New Brunswick

Indigenous helpline launches to help families when someone disappears

A helpline has been set up to help people in New Brunswick who’ve been affected by the Missing and Murdered Indigenous Women crisis.

Helpline will provide resources and support to families of missing and murdered Indigenous women

Amanda LeBlanc, president of the New Brunswick Aboriginal Peoples Council, said the catalyst for the local helpline was the fear that Atlantic Canada would be ignored in the wake of the MMIW crisis. (CBC)

A New Brunswick helpline has been set up for families and friends of missing and murdered Indigenous women.

The helpline was launched by the New Brunswick Aboriginal Peoples Council and will be staffed by Gignoo Transition House, an Indigenous safe house based in Fredericton.

Jula Hughes, a law professor at the University of New Brunswick, said the goal was to create something to help families deal with the police at the time someone disappears and with the news media and the justice system.

"How do you assist somebody making that police call? How do you help them prepare for it? How do you help people prepare for the media onslaught that will invariably come about when something becomes, you know, a bad outcome," said Hughes.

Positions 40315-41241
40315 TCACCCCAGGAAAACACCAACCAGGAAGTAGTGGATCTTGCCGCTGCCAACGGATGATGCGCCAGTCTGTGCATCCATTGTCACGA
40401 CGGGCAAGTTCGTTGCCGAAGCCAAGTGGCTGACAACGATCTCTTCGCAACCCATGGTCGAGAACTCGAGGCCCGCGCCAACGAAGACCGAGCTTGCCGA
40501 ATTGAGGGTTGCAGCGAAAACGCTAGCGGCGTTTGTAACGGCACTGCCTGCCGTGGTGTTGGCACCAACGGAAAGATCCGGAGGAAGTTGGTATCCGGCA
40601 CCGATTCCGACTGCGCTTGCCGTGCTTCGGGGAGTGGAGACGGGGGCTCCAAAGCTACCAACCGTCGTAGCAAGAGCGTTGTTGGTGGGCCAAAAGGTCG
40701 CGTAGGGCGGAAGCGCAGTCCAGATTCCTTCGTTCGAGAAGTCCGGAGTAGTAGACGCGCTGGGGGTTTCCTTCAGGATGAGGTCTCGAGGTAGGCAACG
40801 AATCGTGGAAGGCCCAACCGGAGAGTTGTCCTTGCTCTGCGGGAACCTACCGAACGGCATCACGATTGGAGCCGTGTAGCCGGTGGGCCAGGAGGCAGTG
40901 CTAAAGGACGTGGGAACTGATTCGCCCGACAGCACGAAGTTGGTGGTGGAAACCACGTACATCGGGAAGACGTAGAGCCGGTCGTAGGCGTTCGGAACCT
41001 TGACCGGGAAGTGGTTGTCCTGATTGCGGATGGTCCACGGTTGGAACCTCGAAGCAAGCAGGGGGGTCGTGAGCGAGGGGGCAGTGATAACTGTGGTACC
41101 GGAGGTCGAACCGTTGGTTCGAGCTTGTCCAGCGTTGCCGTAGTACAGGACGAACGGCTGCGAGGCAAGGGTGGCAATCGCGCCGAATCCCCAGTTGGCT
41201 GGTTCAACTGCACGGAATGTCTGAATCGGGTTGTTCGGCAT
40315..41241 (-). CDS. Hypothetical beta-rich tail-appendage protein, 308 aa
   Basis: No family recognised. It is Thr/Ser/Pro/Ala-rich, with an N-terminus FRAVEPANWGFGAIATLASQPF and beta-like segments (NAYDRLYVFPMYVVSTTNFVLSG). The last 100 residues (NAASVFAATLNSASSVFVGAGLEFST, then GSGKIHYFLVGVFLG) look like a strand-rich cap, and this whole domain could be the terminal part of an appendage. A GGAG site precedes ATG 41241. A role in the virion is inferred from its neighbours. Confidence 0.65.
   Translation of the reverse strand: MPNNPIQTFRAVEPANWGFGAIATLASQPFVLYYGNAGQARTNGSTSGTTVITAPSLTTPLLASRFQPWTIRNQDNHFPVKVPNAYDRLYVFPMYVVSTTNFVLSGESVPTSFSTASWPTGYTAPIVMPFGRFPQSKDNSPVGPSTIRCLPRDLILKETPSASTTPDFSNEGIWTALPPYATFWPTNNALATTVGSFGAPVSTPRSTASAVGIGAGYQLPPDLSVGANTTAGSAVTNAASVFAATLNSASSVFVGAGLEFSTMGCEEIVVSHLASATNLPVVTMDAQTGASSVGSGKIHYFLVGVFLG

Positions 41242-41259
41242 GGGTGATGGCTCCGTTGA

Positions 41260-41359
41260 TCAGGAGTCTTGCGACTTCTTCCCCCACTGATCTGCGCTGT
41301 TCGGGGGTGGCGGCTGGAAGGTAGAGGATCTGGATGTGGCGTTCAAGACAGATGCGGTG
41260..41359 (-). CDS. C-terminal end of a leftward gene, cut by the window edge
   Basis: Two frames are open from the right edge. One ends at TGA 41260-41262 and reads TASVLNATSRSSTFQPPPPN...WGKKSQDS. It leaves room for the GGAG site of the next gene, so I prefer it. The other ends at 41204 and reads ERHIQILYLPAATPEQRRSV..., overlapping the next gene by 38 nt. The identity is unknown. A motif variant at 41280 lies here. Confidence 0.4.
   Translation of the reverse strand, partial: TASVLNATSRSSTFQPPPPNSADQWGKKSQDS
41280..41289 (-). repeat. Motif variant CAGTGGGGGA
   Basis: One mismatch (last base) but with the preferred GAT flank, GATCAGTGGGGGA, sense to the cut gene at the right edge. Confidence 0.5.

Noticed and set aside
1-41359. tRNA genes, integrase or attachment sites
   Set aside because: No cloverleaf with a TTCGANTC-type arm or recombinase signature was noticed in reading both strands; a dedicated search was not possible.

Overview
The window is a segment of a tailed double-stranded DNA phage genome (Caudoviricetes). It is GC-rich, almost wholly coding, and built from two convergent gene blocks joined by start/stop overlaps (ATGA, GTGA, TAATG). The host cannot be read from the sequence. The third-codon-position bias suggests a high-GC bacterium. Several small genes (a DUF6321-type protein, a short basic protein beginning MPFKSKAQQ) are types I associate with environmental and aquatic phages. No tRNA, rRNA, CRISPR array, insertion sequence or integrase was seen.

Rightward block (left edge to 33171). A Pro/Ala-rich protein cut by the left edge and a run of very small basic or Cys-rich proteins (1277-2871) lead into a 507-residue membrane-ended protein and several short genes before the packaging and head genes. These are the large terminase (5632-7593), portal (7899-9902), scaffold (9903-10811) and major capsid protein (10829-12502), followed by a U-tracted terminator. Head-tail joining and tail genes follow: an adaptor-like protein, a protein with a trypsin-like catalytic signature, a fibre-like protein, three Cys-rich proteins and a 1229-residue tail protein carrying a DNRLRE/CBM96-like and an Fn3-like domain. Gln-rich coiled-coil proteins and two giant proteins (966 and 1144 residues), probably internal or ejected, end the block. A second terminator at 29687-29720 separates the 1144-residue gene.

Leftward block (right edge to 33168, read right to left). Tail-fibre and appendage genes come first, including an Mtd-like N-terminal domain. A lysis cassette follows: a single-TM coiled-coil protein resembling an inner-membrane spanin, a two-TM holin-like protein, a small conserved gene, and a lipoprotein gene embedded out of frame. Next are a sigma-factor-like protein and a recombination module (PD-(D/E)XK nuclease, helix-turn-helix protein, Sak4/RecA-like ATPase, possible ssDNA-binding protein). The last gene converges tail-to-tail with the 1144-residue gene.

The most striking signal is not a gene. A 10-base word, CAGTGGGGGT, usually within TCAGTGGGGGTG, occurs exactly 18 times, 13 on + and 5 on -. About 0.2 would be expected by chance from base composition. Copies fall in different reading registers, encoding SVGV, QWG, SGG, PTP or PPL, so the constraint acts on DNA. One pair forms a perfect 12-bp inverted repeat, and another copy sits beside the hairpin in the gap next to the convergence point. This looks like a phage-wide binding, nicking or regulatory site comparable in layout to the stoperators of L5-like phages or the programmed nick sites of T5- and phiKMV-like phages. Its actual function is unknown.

The helpline is part of the larger "Looking Out For Each Other" campaign in Atlantic Canada and Quebec.

Hughes said Indigenous communities have already been doing much of the work helping families of missing and murdered women, and the structure of the helpline came out of consultation with Indigenous organizations.

Amanda LeBlanc, the president of the New Brunswick council, said the catalyst for the helpline was the fear that Atlantic Canada would be ignored during the MMIW crisis.

"Because our numbers are so low compared to the bigger city centres, they think it doesn't happen," said LeBlanc.

"Homelessness for example. People don't see it the way they see it on the streets of Winnipeg, Toronto, Vancouver, but it is very prevalent here. It just looks a lot different. It's no different with … incidents with missing Indigenous women."  

Dispelling myths

LeBlanc said Gignoo is key to the operation of the helpline.

"It's work they're already doing in the community now," said LeBlanc.

"They're helping women and children. They're already trained in how to receive calls similar to this."

LeBlanc said the helpline will inform people about what it needed during a missing persons case, provide legal information and dispel myths, such as the myth that you can only report someone missing after 24 hours.

The helpline number is 1-833-MMI-FIND and operates 24 hours a day. 

With files from Information Morning Fredericton

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